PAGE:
Specialist Dental Group has launched an on-going series of blog posts by our individual dental specialists. All views provided are the dentist’s own opinions and are posted on this blog as part of our on-going efforts to educate the public about dental issues and other matters of interest relating to dentistry and healthcare.
Last week’s June 1 reminded me of the encounter I had with a man in 2010. It was a nice and sunny day in tropical Singapore. Little did I know that this day would turn out to be a very special one: It was the day I met with Mr. Santoso.
I remembered seeing him from far down the corridor that day and he looked a little frail. His head hung down, a piece of gauze stuck out at his neck and he walked rather slowly. I thought that this older gentleman could need some help from a geriatrician (a specialist who helps manage medical care for older people). So, you can imagine my surprise when Mr. Santoso showed up at our clinic instead. His family told us that he had undergone a jaw tumor surgery about half a year ago in a neighbouring country and he had not been able to eat, drink and talk properly. He had also been pretty much home bound since his treatment. He was told that nothing much could be done to improve his condition. A metal plate visible in his mouth and pus was constantly discharged from his neck. I thought he was in his 70s but in fact, he had just barely passed his 50th birthday!
As usual, we did a thorough clinical examination and we took a digital computer radiograph of his mouth. We noticed that approximately 70% of his lower jaw was missing as a result of the tumour surgery. It was clear that his surgery had successfully eradicated the tumor and that he would not suffer a relapse. However, the resulting surgical defect would slowly consume him as he wasn’t able to talk and eat normally. As a matter of fact, he has been out of his managerial position since his surgery.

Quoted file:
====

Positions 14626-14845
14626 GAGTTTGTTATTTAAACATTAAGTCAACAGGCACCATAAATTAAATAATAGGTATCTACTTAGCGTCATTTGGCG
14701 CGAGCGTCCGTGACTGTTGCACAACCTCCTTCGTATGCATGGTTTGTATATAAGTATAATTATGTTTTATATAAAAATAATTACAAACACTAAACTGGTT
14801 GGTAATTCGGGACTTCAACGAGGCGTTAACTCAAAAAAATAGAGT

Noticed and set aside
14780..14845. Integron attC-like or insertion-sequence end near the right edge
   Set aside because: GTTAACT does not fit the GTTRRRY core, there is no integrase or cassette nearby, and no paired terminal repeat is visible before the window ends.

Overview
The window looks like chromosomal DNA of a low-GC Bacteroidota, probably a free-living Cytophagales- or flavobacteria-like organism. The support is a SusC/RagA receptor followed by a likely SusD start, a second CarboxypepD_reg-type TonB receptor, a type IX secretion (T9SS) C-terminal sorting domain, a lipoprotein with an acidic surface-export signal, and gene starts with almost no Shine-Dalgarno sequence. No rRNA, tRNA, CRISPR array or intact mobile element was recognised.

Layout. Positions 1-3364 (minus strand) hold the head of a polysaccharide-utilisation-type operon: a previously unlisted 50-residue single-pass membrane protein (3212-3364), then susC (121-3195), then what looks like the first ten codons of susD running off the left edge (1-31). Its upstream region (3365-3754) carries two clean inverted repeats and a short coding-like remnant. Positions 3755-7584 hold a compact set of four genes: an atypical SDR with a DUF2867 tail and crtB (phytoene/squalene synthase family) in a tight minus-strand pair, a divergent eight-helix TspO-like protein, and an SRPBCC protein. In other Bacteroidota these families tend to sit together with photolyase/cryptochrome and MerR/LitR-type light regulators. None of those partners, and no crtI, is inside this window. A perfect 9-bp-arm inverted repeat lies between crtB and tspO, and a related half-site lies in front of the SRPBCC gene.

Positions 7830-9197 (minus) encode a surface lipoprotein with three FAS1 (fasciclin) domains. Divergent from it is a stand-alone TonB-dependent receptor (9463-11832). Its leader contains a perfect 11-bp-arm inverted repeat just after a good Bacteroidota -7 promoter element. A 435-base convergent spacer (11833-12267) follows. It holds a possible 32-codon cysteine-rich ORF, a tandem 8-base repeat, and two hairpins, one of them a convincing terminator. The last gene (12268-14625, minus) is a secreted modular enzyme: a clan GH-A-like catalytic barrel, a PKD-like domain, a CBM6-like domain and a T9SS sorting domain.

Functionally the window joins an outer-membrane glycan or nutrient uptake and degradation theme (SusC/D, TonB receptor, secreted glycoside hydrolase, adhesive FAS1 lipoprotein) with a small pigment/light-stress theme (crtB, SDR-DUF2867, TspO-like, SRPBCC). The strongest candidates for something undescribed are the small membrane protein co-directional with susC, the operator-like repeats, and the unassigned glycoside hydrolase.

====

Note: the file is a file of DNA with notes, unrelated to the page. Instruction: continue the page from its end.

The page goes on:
After some in-depth discussions both with him and internally, with reconstructive surgeons, we embarked on a plan to reconstruct his lower jaw using a bone from the lower leg (fibula free-flap) and dental implants (early/immediate loading, early rehabilitation). To cut the clinical story short, our team managed to successfully reconstruct his lower jaw using his own leg bone and dental implants were then placed into the newly constructed jaw. He is now a totally new man.
To achieve this for him, here is what the reconstructive and oral surgeons did:
(1) We used a leg bone to replace his missing lower jaw defect and successfully connected the blood supply during surgery to ensure the vitality of the new jaw bone.
(2) It was crucial to have the bone shaped exactly the same as his previous lower jaw so that it perfectly matched his upper jaw
(3) The placement of dental implants anchored his new teeth with early rehabilitation
(4) Last but not the least, we preserved his normal leg function in spite of the bone removal from his lower leg
Years ago, when I first started treating cases like Mr. Santoso, the treatment may take up to a year to complete. In his case, in a fraction of the time, we managed to get him up and running again (literally).
Mr. Santoso lives an active life today, he works like he used to, travels to Singapore with his family from time to time, walks up and down Orchard road to shop, enjoys good food and swims like fish.
Our team saw him a few weeks ago in his third year follow up examination and he was in good spirits. One good problem I noted was that he had to get new clothes — he had been gaining some healthy weight. He made our day.
* We would like to thank Mr. Santoso who has given permission to share his case study so that others who have a similar condition would know that it is still possible for them to regain their quality of life after such a major surgery.
Dr. Ansgar C. Cheng is a Dental Specialist in Prosthodontics (Teeth Replacement) with Specialist Dental Group. He is also an Adjunct Associate Professor with the National University of Singapore. He has a special interest in dental implants, cosmetic dentistry and treatment of medically compromised patients, including cancer patients.